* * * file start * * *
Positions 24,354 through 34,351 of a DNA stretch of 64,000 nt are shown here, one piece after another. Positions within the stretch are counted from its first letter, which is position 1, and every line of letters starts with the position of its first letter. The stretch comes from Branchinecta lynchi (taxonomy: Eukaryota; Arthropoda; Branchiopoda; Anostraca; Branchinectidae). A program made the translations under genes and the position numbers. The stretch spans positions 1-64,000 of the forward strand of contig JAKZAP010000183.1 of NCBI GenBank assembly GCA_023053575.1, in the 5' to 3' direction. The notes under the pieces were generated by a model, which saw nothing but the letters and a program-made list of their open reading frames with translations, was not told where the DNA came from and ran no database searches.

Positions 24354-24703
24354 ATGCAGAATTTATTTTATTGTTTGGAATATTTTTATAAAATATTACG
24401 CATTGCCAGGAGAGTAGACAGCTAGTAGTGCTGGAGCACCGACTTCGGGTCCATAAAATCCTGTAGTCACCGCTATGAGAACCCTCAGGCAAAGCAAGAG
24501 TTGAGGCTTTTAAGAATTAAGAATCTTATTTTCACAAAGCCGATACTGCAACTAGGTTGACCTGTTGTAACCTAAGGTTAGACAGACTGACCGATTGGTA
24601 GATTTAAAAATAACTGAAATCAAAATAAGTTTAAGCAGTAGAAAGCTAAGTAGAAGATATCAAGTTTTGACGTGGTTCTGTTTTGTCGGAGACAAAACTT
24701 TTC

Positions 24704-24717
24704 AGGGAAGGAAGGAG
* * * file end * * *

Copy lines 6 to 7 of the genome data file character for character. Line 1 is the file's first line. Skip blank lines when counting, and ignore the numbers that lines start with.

24601 GATTTAAAAATAACTGAAATCAAAATAAGTTTAAGCAGTAGAAAGCTAAGTAGAAGATATCAAGTTTTGACGTGGTTCTGTTTTGTCGGAGACAAAACTT
24701 TTC